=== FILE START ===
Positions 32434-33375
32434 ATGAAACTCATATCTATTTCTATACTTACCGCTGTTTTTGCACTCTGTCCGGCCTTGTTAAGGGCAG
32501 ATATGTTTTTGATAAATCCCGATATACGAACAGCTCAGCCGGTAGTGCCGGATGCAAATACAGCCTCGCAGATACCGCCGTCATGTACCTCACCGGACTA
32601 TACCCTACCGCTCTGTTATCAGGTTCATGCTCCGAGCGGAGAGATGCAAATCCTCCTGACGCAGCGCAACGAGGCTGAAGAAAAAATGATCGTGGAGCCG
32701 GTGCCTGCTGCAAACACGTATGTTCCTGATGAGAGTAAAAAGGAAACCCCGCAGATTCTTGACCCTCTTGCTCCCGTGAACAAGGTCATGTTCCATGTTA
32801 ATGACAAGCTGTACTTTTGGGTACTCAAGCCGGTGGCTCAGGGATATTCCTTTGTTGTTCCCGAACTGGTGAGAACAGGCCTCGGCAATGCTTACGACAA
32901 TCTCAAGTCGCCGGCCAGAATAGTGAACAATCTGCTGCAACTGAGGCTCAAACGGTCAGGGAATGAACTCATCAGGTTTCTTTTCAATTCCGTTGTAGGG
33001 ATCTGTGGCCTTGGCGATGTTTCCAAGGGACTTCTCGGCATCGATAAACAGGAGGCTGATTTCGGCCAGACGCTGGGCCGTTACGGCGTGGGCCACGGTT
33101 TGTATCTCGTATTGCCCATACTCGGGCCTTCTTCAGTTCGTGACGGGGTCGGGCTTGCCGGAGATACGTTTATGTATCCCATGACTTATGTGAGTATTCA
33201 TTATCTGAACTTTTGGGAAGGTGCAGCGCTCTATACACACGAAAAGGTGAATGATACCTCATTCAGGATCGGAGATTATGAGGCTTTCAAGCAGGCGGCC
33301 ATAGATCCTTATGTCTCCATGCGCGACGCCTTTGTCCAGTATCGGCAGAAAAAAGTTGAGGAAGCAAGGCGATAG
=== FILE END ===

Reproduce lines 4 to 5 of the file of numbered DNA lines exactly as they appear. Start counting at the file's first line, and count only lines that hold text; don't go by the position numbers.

32601 TACCCTACCGCTCTGTTATCAGGTTCATGCTCCGAGCGGAGAGATGCAAATCCTCCTGACGCAGCGCAACGAGGCTGAAGAAAAAATGATCGTGGAGCCG
32701 GTGCCTGCTGCAAACACGTATGTTCCTGATGAGAGTAAAAAGGAAACCCCGCAGATTCTTGACCCTCTTGCTCCCGTGAACAAGGTCATGTTCCATGTTA